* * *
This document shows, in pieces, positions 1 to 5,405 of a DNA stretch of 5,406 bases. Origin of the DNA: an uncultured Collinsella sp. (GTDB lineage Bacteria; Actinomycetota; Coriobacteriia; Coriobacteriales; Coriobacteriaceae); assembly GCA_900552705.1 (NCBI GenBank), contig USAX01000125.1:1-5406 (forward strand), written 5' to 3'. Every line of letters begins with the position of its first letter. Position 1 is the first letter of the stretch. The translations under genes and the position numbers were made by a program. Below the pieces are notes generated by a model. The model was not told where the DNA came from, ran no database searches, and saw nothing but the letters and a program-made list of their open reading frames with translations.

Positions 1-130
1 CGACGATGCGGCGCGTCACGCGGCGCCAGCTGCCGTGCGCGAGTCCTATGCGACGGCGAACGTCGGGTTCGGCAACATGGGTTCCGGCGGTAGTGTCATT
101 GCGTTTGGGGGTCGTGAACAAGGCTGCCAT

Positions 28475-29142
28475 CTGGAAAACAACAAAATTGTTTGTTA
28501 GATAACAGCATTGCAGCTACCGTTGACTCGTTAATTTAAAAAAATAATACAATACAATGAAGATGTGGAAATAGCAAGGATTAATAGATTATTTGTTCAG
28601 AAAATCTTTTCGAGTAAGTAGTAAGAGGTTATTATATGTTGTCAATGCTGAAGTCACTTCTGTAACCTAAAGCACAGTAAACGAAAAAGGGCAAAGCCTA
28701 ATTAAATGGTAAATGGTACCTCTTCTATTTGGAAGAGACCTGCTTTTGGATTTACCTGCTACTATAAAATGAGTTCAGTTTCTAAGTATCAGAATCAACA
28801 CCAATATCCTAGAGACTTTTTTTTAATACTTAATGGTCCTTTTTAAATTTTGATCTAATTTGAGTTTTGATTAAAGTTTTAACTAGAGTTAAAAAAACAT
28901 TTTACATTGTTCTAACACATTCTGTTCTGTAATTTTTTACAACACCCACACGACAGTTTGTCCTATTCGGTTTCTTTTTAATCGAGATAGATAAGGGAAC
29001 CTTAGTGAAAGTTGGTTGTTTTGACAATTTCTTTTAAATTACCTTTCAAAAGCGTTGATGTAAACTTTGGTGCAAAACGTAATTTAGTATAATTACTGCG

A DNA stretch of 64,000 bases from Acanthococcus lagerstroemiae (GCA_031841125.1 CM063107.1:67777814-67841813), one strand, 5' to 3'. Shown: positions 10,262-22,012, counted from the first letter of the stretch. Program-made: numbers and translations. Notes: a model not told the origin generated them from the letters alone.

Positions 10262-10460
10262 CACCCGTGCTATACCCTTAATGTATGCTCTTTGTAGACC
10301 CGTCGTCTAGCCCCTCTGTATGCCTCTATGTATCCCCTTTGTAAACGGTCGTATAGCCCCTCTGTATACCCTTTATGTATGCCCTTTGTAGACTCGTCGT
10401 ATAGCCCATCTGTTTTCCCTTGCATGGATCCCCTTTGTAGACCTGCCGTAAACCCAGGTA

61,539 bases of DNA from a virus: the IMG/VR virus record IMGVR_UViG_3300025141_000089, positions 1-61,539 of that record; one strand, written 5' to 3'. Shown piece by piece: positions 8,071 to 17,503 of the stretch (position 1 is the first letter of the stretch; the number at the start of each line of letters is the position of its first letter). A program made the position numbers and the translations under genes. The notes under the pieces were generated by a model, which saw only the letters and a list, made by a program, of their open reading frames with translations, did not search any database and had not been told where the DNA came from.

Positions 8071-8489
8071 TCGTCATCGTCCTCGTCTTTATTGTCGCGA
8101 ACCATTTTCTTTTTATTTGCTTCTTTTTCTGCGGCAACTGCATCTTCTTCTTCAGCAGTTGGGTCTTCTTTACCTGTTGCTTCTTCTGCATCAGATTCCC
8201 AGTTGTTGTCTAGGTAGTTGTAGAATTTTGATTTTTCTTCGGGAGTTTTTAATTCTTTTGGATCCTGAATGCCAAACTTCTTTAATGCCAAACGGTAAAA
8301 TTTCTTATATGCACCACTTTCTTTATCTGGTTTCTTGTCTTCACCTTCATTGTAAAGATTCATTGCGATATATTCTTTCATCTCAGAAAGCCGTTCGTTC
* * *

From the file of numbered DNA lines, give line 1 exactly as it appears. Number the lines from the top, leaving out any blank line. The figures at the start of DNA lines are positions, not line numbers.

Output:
This document shows, in pieces, positions 1 to 5,405 of a DNA stretch of 5,406 bases. Origin of the DNA: an uncultured Collinsella sp. (GTDB lineage Bacteria; Actinomycetota; Coriobacteriia; Coriobacteriales; Coriobacteriaceae); assembly GCA_900552705.1 (NCBI GenBank), contig USAX01000125.1:1-5406 (forward strand), written 5' to 3'. Every line of letters begins with the position of its first letter. Position 1 is the first letter of the stretch. The translations under genes and the position numbers were made by a program. Below the pieces are notes generated by a model. The model was not told where the DNA came from, ran no database searches, and saw nothing but the letters and a program-made list of their open reading frames with translations.